8: aload_0
       9: invokevirtual #2          // Method blub/Optional.toJavaUtil:()Ljava/util/Optional;
      12: areturn

(blub.Optional is a local class where I copied the Guava code in, in order to get a minimal example to de-/compile)

As you can see, the annotation doesn't exist there anymore. It is only a marker for the compiler to prevent a warning when the method returns null (and a hint for the source code readers), but it won't be included in the compiled code.

This compiler error also applies to variables like:

private @Nullable2 java.util.Optional<?> o;

But can become acceptable when the annotation additionally gets the target type ElementType.FIELD, as written in the same JLS clause:

If TA is additionally meta-annotated with @Target(ElementType.FIELD), then the term @TA java.lang.Object is legal in locations which are both declaration and type contexts, such as a field declaration @TA java.lang.Object f;. Here, @TA is deemed to apply to the declaration of f (and not to the type java.lang.Object) because TA is applicable in the field declaration context.


When using annotations, this is the syntax that is used when you want to write fully qualified name for the type, instead of adding import statement.

Quoting from the checker framework manual:

The correct Java syntax to write an annotation on a fully-qualified type name is to put the annotation on the simple name part, as in java.util.@Nullable List. But, it’s usually better to add import java.util.List to your source file, so that you can just write @Nullable List.

It is also mentioned on page 2 of JSR308 specification which can be downloaded here. It says:

A type annotation appears before the type’s simple name, as in @NonNull String or java.lang.@NonNull String.


The strange bit here really is the unfamiliar syntax for applying a ElementType.TYPE_USE-targeted annotation. If you check the Nullable's docs, you'll see the unfamiliar target:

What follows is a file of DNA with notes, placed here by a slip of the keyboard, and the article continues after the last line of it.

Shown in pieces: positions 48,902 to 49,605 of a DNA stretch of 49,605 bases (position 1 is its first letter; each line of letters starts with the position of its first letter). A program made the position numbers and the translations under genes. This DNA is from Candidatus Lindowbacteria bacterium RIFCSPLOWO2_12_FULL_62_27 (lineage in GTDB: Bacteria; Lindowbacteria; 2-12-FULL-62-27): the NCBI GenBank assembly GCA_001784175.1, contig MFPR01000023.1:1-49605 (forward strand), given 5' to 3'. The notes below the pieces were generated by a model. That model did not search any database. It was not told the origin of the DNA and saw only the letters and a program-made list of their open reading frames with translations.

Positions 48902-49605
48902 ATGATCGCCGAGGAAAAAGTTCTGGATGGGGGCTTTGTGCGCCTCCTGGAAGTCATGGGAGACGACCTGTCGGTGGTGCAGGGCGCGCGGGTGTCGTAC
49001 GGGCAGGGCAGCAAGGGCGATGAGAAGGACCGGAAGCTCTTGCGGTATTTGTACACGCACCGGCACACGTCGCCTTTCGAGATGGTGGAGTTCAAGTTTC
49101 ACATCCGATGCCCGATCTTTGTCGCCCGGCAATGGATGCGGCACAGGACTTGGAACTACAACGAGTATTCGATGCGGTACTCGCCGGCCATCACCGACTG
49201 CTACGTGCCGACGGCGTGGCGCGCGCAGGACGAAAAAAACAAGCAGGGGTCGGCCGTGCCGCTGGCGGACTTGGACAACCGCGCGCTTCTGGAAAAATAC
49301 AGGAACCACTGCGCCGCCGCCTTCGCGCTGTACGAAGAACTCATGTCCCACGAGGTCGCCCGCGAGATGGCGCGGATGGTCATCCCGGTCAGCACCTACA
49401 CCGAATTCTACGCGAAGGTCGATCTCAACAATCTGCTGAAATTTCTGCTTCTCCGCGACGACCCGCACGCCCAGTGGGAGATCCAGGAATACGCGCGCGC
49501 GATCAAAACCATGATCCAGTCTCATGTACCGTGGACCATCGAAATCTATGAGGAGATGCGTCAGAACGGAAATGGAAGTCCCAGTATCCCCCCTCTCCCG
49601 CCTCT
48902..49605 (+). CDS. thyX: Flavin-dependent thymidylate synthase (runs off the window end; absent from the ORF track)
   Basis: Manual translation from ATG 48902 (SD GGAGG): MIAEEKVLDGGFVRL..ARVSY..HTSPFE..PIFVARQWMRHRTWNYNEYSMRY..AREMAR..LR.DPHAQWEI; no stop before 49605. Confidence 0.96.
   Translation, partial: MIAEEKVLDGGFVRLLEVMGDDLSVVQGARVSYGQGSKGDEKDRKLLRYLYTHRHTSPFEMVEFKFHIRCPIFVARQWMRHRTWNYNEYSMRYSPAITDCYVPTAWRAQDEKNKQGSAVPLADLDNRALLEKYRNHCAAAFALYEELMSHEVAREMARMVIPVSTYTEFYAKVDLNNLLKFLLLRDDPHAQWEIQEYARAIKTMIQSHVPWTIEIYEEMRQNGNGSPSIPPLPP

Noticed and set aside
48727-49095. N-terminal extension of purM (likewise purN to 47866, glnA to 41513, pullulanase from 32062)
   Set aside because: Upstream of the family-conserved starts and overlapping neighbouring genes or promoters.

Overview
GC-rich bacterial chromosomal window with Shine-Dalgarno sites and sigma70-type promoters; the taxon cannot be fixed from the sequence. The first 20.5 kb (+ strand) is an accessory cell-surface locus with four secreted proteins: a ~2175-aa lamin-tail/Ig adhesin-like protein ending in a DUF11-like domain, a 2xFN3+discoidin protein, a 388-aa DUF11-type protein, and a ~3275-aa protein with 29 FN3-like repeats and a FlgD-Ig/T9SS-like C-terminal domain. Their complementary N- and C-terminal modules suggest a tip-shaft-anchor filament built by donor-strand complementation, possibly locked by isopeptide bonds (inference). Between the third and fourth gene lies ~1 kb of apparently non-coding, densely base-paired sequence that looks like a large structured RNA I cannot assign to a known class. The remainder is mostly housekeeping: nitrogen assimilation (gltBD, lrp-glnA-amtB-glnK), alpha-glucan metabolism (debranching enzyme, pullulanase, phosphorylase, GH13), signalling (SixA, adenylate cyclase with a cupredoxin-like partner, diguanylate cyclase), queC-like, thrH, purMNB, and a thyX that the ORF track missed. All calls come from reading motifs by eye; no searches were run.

<public @interface Nullable

This annotation is used right before the simple name of the annotated type, like in both of the following:

public static <T> @Nullable Optional<T> toJavaUtil
public static <T> java.util.@Nullable Optional<T> toJavaUtil

I didn't know what the use of this kind of target was, so after a quick read, I got to this simple example, which picks up return type metadata using an annotation that has that target:

@interface InterceptedReturnValue {
    boolean value() default true;

And processed it using:

public java.lang.@InterceptedReturnValue(true) String testMethod(String param) {
    return null;

public @InterceptedReturnValue(false) String testMethod(int param) {
    return null;

public static void main(String[] args) throws Exception {
    Method m = Main.class.getDeclaredMethod("testMethod", String.class);
    if(m.getAnnotatedReturnType().isAnnotationPresent(InterceptedReturnValue.class)) {
        InterceptedReturnValue config = m.getAnnotatedReturnType()

        if(config.value()) {
            //logging return value enabled

I'm sure many useful frameworks, such as checkerframework, make the most appropriate use of ElementType.TYPE_USE